This trend has been observed in the appearance of spiky teasel root in areas where lyme disease-carrying ticks are prevalent. Fascinatingly, teasel is a treasured anti-spirochete, a powerful antidote against the spirochete bacteria that propel lyme. For more on this phenomenon, see this article, "Can Plants Predict the Future?".

Mom and baby wildcrafting medicinal plants
 
Pokeroot and Yarrow
 
One specific plant that pops up all over North America, including the Carolina Piedmont where I grew up, and was used in Appalachian folk medicine is pokeweed (Phytolacca americana). The long-standing tradition of eating poke salat is a rich one. Even if you didn't grow up eating poke greens in spring like I did, you surely heeded the warnings of how poisonous this plant could be and were under strict orders not to the eat berries. But come springtime, carefully selecting the young light green leaves and boiling them in a full three changes of cooking water resulted in a dish which offered the whole family a good "cleaning out" after a long winter. Pokeweed is so powerful a medicine that the extract of its roots is administered in a drop dose, one to three drops at a time.

Poke root (phytolacca americana)

Another traditional southern folk medicine way to ingest poke is to swallow the ripe berries, which stain magenta in the wildest way and are often used as a natural dye. There is an immunity-optimizing spring cleanse protocol which involves swallowing one whole (fresh or frozen) poke berry on day one, two on day two, and so on, up until the tipping point where someone experiences symptoms associated with a strong cathartic dose of the herb (dizziness, nausea), and then stopping.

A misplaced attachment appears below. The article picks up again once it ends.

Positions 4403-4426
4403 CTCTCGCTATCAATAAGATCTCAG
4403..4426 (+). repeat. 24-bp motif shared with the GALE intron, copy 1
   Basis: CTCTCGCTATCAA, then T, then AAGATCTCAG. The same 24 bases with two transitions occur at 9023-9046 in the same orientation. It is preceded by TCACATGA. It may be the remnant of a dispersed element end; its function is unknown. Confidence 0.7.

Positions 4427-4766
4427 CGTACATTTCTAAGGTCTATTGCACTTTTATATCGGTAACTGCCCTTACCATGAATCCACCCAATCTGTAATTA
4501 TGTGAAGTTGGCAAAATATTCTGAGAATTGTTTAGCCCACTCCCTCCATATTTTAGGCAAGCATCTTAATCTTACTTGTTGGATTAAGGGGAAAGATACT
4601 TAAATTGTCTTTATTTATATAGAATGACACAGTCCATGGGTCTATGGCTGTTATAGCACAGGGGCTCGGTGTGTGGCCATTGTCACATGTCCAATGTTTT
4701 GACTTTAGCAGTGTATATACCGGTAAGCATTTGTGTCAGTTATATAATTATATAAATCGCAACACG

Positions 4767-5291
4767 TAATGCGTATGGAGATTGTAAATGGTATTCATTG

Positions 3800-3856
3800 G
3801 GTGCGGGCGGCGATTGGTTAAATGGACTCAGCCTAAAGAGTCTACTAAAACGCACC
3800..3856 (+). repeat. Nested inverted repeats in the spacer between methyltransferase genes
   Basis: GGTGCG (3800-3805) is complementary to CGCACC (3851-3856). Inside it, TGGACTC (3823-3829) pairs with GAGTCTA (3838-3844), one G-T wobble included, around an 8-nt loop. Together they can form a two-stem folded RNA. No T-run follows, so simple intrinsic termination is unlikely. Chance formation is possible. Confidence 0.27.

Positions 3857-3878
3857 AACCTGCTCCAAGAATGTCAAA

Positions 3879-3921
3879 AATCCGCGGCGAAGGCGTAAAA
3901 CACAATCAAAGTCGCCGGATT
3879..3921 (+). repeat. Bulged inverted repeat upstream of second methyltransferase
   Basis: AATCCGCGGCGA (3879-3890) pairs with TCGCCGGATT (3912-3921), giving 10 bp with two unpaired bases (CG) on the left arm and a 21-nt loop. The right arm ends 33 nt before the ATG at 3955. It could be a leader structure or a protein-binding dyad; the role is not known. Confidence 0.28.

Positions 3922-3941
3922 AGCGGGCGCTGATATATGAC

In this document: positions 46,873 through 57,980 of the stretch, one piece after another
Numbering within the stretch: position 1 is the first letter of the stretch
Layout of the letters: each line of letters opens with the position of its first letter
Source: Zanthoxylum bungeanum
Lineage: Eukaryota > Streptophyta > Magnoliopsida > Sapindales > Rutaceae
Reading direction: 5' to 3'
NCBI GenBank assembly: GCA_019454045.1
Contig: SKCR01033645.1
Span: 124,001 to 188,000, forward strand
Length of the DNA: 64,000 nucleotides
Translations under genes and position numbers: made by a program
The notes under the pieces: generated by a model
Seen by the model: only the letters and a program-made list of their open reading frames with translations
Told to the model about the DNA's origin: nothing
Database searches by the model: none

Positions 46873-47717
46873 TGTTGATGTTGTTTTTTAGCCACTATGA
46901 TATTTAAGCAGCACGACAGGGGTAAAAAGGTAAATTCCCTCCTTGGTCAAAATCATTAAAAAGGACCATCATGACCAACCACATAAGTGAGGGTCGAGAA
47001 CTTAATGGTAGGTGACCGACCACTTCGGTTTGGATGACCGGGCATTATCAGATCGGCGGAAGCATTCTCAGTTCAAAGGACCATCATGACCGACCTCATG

If I had to pick only two herbs to have in my herbal first aid kit and home apothecary, powerful poke would be my first choice. Yarrow (Achillea millefolium) - for its styptic (blood-stopping) and anti-infective properties - is a close second. But faced with the impossible task of only choosing one, I'd have to regretfully say goodbye to yarrow and stick with poke; that’s how versatile a lymph and immune system-amplifying first aid plant it is, both internally in low doses and topically in an oil or salve. You can learn to make your own pokeweed salve or oil here.

Making herbal salves
 
Weeds as Medicine
 
We have begun to see dandelion greens for sale on the shelves of natural food stores, elderberry has become a mainstream staple for surviving seasonal immune threats, and medicinal mushrooms like reishi are taking their rightful place as adjunct therapy in complementary and "alternative" health clinics. I take heart in believing that the popularity of the medicine of the common, abundant, and hyperlocal plant will one day allow some of the more at-risk plants (see United Plant Savers, an incredibly big-hearted organization we choose to support and partner with, for a full updated list) to have a chance for survival, as people turn back to their indigenous roots and ‘eat the weeds’ again. May these plants that volunteer in your garden, city sidewalks, or patio pots find a special place in your heart and in your medicine cabinet.
 
For plants and people, 
 
Jeannie and Heather